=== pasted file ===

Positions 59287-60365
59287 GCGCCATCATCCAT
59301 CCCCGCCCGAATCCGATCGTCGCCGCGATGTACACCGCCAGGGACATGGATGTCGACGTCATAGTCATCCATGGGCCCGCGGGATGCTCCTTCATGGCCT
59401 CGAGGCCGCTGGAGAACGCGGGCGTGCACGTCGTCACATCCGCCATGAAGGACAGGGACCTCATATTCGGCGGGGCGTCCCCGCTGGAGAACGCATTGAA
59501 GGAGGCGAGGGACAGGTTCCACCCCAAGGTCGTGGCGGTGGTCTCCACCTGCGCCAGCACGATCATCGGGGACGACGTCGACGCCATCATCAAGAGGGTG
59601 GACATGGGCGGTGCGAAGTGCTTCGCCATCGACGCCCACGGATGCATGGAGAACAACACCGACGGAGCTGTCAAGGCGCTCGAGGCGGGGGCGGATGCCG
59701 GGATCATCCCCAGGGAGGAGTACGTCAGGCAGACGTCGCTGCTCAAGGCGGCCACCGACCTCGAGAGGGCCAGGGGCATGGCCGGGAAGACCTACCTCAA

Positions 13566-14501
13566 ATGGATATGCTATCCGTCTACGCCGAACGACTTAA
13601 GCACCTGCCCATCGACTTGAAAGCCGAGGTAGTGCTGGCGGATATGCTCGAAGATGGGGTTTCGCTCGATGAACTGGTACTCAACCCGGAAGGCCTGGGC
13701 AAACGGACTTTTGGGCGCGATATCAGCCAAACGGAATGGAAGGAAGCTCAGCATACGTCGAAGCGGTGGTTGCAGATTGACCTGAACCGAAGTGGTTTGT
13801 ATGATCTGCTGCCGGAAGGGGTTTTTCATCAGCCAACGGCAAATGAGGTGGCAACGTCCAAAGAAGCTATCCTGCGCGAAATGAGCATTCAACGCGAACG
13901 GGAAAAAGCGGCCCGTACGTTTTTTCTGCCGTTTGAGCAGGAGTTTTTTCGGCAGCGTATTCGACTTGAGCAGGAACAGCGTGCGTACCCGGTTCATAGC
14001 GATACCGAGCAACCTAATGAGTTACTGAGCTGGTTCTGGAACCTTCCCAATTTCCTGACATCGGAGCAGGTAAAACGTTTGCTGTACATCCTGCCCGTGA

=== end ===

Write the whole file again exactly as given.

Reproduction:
Positions 59287-60365
59287 GCGCCATCATCCAT
59301 CCCCGCCCGAATCCGATCGTCGCCGCGATGTACACCGCCAGGGACATGGATGTCGACGTCATAGTCATCCATGGGCCCGCGGGATGCTCCTTCATGGCCT
59401 CGAGGCCGCTGGAGAACGCGGGCGTGCACGTCGTCACATCCGCCATGAAGGACAGGGACCTCATATTCGGCGGGGCGTCCCCGCTGGAGAACGCATTGAA
59501 GGAGGCGAGGGACAGGTTCCACCCCAAGGTCGTGGCGGTGGTCTCCACCTGCGCCAGCACGATCATCGGGGACGACGTCGACGCCATCATCAAGAGGGTG
59601 GACATGGGCGGTGCGAAGTGCTTCGCCATCGACGCCCACGGATGCATGGAGAACAACACCGACGGAGCTGTCAAGGCGCTCGAGGCGGGGGCGGATGCCG
59701 GGATCATCCCCAGGGAGGAGTACGTCAGGCAGACGTCGCTGCTCAAGGCGGCCACCGACCTCGAGAGGGCCAGGGGCATGGCCGGGAAGACCTACCTCAA

Positions 13566-14501
13566 ATGGATATGCTATCCGTCTACGCCGAACGACTTAA
13601 GCACCTGCCCATCGACTTGAAAGCCGAGGTAGTGCTGGCGGATATGCTCGAAGATGGGGTTTCGCTCGATGAACTGGTACTCAACCCGGAAGGCCTGGGC
13701 AAACGGACTTTTGGGCGCGATATCAGCCAAACGGAATGGAAGGAAGCTCAGCATACGTCGAAGCGGTGGTTGCAGATTGACCTGAACCGAAGTGGTTTGT
13801 ATGATCTGCTGCCGGAAGGGGTTTTTCATCAGCCAACGGCAAATGAGGTGGCAACGTCCAAAGAAGCTATCCTGCGCGAAATGAGCATTCAACGCGAACG
13901 GGAAAAAGCGGCCCGTACGTTTTTTCTGCCGTTTGAGCAGGAGTTTTTTCGGCAGCGTATTCGACTTGAGCAGGAACAGCGTGCGTACCCGGTTCATAGC
14001 GATACCGAGCAACCTAATGAGTTACTGAGCTGGTTCTGGAACCTTCCCAATTTCCTGACATCGGAGCAGGTAAAACGTTTGCTGTACATCCTGCCCGTGA